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On one of my other questions here, I was criticized (and rightly so, as it was the source of my mistake) for using this notation for a continuous random variable $X$ with pdf $f(x)$: $$\mathbb{P}\{X\in dx\} = f(x) \mathop{dx} .$$ I was taught this notation by my teacher. The purpose of this notation is to stress the fact that technically, $\mathbb{P}\{X=x\}=0$ if $X$ is continuous. I believe the notation is shorthand for $\mathbb{P}\{X\in [x, x+dx)\} = f(x) \mathop{dx}$.

As I am only familiar with this notation and didn't know that other people did not use it, I would really appreciate it if someone could give me a better sense of what notation is more accepted/used. Is the $f$ and $F$ notation of pdf and cdf respectively widely used?

Given a pdf $f(x)$ for a continuous random variable $X$, its cdf is $F(x)=\int_{-\infty}^x f(t)dt=\mathbb{P}\{X<x\}$ (thanks for catching the typo, André!), which corresponds to the discrete case where $F(x) = \sum_{k=0}^x f(x) = \mathbb{P}\{X\le x\}$. Is there just no continuous analog for the discrete expression of $\mathbb{P}\{X=x\}=f(x)$? One piece of advice that I was given by another user was to deal primarily with cdfs and not with pdfs.

Thank you in advance, and apologies if this was not the right place to ask this question.

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You will be dealing with density functions a lot, there is no reason to avoid them. Just avoid thinking in terms of $\Pr(X=x)$. The remark about interval from $x$ to $x+dx$ is informally fine. And in answer to your question, yes, the notations $f(x)$, $F(x)$, or $f_X(x)$, $F_X(x)$ are standard for density, cdf. By the way, $F_X(x)=\int_{-\infty}^x f_X(t)\,dt$. – André Nicolas Jan 8 '13 at 22:17
It doesn't make any difference for continuous random variables, but for consistency of notation, I would suggest that you always use $P\{X \leq x\}$ as the value of $F_X(x)$, and so write $$F_X(x) = \int_{-\infty}^x f_X(t)\,\mathrm dt = P\{X\leq x\}$$ instead of $$F_X(x) = \int_{-\infty}^x f_X(t)\,\mathrm dt = P\{X< x\}$$ as you have it. – Dilip Sarwate Jan 9 '13 at 0:02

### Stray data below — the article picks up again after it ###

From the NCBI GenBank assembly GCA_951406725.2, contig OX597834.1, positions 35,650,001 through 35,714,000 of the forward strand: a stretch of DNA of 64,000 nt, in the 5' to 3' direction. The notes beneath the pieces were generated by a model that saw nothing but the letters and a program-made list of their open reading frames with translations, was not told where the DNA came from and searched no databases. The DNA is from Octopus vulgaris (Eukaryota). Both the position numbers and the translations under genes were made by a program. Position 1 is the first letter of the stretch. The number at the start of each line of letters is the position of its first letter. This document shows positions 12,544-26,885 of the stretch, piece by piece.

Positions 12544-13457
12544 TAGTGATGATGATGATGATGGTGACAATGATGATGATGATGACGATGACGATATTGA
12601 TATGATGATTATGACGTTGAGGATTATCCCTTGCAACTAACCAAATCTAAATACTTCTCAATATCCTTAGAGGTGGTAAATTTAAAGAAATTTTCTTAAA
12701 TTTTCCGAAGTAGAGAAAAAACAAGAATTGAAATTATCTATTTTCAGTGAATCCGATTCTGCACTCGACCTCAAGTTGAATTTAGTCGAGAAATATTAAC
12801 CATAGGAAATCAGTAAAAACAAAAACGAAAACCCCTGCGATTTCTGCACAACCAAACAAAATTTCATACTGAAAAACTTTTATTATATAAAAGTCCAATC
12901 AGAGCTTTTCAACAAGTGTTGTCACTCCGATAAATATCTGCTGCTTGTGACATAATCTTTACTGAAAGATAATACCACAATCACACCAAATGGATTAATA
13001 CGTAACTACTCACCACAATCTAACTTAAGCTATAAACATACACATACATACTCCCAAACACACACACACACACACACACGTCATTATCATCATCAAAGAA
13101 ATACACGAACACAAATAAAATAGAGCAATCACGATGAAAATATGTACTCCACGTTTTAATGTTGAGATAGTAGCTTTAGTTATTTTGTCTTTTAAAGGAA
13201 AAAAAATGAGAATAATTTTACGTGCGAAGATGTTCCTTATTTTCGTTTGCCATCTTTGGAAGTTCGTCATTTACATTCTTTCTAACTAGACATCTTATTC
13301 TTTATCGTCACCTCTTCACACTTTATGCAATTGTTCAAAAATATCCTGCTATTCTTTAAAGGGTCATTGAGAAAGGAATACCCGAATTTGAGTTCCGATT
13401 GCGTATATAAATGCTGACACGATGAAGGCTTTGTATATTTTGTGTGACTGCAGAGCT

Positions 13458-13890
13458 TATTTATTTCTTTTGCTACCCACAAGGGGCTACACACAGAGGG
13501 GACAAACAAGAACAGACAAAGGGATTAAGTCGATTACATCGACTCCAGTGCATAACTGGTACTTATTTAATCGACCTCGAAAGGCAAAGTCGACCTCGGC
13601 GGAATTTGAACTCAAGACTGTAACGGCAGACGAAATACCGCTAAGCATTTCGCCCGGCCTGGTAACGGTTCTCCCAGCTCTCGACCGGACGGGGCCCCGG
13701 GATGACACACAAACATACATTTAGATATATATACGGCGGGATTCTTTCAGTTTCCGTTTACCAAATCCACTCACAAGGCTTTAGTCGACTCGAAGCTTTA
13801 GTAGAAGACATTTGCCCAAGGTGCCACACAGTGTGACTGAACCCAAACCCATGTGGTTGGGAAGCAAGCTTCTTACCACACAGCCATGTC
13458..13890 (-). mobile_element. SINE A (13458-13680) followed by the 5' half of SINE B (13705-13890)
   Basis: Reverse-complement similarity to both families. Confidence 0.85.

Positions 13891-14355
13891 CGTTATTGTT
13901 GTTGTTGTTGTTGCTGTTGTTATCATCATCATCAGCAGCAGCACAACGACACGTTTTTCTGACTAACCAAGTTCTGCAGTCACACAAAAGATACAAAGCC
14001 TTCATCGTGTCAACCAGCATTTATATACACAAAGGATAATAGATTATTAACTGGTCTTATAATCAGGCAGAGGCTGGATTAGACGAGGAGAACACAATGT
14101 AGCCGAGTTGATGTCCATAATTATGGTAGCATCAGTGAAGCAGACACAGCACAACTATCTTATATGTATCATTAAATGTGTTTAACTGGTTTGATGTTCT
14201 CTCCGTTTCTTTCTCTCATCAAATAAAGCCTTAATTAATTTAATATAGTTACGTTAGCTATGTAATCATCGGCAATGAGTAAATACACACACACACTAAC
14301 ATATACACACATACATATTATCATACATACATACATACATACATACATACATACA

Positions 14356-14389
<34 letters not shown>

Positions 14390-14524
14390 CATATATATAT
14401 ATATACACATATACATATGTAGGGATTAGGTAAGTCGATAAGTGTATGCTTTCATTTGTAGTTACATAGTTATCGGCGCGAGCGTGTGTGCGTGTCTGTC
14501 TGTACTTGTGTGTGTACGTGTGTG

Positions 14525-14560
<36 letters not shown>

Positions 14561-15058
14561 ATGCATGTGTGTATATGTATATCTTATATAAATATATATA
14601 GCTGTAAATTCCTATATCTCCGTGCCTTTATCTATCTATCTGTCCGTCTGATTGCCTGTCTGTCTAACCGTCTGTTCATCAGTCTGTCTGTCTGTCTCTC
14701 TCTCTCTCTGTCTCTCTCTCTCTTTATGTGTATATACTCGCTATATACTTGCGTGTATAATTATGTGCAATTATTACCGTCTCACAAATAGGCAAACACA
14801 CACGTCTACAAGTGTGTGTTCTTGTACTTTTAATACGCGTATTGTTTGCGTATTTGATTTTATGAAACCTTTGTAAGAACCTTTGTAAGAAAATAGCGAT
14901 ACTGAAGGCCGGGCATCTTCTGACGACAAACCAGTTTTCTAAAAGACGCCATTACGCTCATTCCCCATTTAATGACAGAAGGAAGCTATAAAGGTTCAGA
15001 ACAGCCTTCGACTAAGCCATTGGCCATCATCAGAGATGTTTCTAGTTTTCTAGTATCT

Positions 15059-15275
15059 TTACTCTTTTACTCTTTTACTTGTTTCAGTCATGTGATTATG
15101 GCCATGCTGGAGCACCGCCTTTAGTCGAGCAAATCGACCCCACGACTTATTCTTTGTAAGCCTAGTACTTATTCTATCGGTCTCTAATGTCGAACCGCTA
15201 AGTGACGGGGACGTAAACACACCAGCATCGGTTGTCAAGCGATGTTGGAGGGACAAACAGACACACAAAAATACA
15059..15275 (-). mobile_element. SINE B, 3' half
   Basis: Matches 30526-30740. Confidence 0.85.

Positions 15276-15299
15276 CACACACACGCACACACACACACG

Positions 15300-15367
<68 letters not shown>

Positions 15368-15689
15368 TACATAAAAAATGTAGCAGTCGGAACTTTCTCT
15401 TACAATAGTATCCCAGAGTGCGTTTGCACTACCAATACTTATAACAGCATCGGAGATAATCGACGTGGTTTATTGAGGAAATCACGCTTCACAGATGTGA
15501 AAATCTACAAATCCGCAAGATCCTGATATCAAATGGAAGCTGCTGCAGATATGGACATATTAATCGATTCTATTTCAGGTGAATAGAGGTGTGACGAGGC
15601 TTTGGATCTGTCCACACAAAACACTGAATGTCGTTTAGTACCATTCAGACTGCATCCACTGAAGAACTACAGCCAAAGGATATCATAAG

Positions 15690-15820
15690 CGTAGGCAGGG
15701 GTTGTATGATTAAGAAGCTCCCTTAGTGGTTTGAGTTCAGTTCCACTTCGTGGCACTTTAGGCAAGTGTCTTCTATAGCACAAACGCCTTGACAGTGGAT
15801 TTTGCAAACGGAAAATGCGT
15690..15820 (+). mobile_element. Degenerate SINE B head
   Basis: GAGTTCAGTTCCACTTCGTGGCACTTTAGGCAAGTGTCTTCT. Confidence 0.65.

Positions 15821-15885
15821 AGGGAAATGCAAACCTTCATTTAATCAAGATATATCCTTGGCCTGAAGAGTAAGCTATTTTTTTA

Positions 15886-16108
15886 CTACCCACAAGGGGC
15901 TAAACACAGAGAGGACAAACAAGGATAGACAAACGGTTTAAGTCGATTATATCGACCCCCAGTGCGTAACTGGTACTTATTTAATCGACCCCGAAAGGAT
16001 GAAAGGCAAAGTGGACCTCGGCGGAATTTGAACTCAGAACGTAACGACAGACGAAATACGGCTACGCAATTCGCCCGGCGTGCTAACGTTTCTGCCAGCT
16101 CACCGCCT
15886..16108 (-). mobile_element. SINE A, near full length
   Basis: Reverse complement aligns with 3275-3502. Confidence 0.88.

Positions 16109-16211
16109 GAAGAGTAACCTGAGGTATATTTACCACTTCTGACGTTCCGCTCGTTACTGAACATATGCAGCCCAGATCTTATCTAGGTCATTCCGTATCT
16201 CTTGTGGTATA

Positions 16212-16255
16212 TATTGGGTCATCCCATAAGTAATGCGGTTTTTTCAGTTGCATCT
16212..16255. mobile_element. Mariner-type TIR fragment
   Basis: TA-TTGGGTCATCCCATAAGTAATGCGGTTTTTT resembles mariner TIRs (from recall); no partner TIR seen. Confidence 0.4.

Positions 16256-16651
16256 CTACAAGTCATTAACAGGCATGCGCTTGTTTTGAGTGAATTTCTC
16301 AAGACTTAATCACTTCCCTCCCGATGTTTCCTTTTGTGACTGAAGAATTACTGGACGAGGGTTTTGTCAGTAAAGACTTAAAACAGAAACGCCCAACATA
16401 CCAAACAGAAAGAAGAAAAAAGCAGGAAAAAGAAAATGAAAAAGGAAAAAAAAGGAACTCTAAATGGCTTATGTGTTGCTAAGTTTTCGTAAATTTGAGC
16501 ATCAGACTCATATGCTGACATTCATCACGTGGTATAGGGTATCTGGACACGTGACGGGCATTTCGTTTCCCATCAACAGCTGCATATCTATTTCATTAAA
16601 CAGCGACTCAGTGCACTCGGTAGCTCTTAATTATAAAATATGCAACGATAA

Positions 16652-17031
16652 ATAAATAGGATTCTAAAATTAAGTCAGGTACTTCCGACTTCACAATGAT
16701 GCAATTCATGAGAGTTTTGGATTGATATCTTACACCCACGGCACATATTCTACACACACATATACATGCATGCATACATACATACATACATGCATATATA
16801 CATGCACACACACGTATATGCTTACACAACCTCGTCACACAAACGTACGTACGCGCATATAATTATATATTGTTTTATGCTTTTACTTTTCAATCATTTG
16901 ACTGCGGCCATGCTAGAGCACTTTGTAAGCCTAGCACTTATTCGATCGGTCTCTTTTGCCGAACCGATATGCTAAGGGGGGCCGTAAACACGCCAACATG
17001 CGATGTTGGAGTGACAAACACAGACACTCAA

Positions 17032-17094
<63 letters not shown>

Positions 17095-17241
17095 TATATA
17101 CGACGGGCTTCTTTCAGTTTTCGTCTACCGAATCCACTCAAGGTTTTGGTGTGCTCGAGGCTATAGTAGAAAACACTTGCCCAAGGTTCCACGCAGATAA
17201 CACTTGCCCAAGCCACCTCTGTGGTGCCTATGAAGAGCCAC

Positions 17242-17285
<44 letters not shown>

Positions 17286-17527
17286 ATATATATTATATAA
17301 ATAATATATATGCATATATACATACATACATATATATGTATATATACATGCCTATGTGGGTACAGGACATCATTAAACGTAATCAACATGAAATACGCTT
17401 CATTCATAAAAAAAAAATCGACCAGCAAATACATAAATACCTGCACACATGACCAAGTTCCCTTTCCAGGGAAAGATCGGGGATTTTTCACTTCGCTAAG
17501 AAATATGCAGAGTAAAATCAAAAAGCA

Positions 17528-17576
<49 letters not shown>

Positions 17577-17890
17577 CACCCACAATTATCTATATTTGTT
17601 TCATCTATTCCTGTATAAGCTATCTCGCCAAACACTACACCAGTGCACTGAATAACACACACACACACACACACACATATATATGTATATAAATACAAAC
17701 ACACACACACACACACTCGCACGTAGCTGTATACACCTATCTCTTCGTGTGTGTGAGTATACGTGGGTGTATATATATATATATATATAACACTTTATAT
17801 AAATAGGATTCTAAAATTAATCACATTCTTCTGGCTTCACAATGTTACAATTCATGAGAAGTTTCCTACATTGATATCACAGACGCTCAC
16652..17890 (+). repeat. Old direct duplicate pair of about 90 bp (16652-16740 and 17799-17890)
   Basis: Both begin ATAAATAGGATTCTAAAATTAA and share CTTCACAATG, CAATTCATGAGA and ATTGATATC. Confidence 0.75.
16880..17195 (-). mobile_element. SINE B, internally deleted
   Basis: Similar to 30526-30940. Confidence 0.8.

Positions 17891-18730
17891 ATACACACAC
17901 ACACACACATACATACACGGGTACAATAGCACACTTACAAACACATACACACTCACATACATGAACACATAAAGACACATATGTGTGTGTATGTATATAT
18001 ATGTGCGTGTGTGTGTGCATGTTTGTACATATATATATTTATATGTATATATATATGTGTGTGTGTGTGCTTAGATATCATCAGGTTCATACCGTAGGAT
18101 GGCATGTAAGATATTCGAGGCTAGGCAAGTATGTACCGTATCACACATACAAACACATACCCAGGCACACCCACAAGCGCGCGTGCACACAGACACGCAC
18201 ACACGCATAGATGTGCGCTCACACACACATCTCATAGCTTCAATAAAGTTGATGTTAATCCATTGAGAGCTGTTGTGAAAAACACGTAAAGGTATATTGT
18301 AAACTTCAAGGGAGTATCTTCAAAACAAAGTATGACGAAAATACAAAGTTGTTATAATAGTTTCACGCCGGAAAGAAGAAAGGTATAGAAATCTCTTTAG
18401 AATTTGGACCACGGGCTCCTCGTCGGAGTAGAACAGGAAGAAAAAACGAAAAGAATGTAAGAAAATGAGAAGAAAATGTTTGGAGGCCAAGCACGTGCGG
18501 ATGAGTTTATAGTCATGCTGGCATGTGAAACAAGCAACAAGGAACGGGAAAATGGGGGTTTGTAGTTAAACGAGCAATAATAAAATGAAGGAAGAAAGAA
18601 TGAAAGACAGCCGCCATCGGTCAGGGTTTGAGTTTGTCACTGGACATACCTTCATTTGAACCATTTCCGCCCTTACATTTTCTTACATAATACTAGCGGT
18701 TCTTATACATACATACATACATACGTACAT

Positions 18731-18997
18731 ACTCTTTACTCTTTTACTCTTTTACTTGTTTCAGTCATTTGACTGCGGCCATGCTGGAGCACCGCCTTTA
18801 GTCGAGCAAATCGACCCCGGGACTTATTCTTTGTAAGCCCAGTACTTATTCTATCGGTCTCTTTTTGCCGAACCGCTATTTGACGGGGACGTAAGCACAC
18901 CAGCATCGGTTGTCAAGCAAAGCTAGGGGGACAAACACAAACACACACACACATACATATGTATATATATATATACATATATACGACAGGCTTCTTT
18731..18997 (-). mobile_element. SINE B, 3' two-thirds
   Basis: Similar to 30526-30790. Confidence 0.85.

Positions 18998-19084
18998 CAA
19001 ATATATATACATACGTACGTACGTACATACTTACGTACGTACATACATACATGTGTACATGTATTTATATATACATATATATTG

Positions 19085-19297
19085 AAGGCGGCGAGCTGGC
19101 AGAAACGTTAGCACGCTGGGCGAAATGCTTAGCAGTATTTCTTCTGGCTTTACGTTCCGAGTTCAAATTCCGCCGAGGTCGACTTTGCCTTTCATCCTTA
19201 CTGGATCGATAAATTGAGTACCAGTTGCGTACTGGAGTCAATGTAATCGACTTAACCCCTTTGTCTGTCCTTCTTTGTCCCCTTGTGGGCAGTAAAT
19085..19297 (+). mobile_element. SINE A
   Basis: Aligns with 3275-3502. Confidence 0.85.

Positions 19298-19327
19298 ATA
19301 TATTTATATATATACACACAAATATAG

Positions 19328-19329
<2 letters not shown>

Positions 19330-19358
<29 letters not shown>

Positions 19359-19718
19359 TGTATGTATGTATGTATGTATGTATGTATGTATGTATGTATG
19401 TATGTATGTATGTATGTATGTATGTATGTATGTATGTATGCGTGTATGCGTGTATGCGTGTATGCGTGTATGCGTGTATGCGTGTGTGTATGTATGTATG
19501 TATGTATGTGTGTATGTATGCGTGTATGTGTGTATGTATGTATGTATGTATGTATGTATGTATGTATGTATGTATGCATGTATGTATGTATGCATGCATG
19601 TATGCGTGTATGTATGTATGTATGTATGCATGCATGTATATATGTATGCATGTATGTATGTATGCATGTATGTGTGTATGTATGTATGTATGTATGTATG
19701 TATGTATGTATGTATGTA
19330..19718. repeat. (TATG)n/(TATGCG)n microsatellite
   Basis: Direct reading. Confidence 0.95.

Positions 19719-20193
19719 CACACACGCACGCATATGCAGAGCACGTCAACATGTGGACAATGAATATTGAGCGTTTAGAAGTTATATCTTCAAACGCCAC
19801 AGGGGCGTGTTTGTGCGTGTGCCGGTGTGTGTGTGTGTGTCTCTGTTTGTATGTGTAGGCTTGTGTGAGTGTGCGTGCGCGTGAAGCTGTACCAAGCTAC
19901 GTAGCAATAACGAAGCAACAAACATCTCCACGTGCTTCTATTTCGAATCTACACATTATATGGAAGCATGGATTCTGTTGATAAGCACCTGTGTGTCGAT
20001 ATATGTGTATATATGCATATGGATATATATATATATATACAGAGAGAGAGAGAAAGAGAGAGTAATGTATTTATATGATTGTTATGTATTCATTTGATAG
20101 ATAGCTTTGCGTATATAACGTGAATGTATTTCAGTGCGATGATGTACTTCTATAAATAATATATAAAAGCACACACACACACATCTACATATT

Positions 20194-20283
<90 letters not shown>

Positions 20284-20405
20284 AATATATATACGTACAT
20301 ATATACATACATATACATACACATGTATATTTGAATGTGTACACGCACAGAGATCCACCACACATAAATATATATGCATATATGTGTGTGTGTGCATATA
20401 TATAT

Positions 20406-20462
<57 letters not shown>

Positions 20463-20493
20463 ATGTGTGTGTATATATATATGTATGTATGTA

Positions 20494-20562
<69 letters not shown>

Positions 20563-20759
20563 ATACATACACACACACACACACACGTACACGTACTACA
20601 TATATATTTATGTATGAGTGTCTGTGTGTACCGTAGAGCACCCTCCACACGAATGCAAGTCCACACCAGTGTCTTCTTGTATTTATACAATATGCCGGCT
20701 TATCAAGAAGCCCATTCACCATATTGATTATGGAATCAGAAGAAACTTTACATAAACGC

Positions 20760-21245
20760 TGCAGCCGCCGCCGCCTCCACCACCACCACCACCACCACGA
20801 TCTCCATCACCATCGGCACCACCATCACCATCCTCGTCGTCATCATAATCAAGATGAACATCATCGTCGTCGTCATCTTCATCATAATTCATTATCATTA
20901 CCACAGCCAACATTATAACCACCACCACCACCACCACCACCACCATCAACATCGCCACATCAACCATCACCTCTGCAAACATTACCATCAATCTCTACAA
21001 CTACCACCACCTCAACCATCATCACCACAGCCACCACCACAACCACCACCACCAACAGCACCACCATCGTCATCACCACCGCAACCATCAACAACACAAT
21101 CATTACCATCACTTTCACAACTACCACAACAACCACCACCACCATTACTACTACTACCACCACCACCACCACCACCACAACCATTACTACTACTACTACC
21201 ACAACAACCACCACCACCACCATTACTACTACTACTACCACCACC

Also, $P\{X \in [x, x+\Delta x)\}$ is approximately equal to $f_X(x)\Delta x$ not exactly equal the way you have it (the approximation improving as $\Delta x$ approaches $0$), and you should include the proviso that the result holds only if $f_X(x)$ is continuous at $x$. – Dilip Sarwate Jan 9 '13 at 0:07
It was useful . – AmirHosein SadeghiManesh Jan 9 '13 at 8:10
up vote 5 down vote accepted

The notation $\mathbb P(X\in\mathrm dx)=f_X(x)\mathrm dx$ is odd, even as a shorthand, since $\mathrm dx$ can only mean an infinitesimal interval near $0$ and one wants to indicate an interval at $x$ or around $x$. The notation $\mathbb P(X=x)=f_X(x)$ is of course absurd since $\mathbb P(X=x)=0$ when $f_X$ exists. The notation $\mathbb P(X\in(x,x+\mathrm dx))=f_X(x)\mathrm dx$ is fine (and widely used). Personally I would not be too picky about using $(x,x+\mathrm dx)$ or $[x,x+\mathrm dx)$ as the infinitesimal interval here, since, anyhow, these are just semi-rigorous shorthands.

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For my benefit, could you clarify what exactly $\mathbb{P}(X\in(x,x+dx))$ means? Does it not mean anything on its own? Is it just used for shorthand in equalities, for example, is $\mathbb{P}(X\in(x,x+dx))=g(x)dx$ shorthand for $$\mathbb{P}(X\in(a,b))=\int_a^bg(x)dx$$ for any $a<b$? – jkn Sep 5 '13 at 15:25
@jkn Your interpretation is fine. – Did Sep 5 '13 at 15:30
Thanks for the reply. – jkn Sep 5 '13 at 15:32

The notation $F_X$ is very widely used to represent the cumulative distribution function (cdf) of a random variable $X$, and is defined as $F_X(x)=P[X\le x]$. This is valid whether or not $X$ is absolutely continuous. The probability density function, $f_X$, is only well-defined when $X$ is absolutely continuous, in which case $F_X$ is differentiable and $f_X=F'_X$. In this case only, your shorthand is legitimate, because $$ f(x)=F'(x)=\lim_{\Delta x\rightarrow 0}\frac{F(x+\Delta x)-F(x)}{\Delta x}=\lim_{\Delta x\rightarrow 0}\frac{1}{\Delta x}P[X > x \wedge X\le x+\Delta x]. $$ In terms of the cdf, the probability that $X$ takes on a particular value $x$ is $$ P[X=x]=P[X\le x]-\lim_{y\rightarrow x-}P[X\le y]=F_X(x)-F_X(x-), $$ i.e., the difference between $F_X$'s value at $x$ and its limiting value approaching $x$ from below. Of course, this can only be nonzero if $F_X$ has a discrete component.

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That $X$ is absolutely continuous does not make $F_X$ differentiable hence the displayed series of identities involving $F'(x)$ needs qualification. – Did Jan 9 '13 at 6:35
@did: You're right; absolutely continuous only means differentiable almost everywhere. So $f_X=F'_X$ where $F_X$ is differentiable, and can be assigned any value (say, $0$) at the remaining points, which have measure $0$. – mjqxxxx Jan 9 '13 at 7:43
What about correcting your post accordingly? – Did Jan 9 '13 at 11:20

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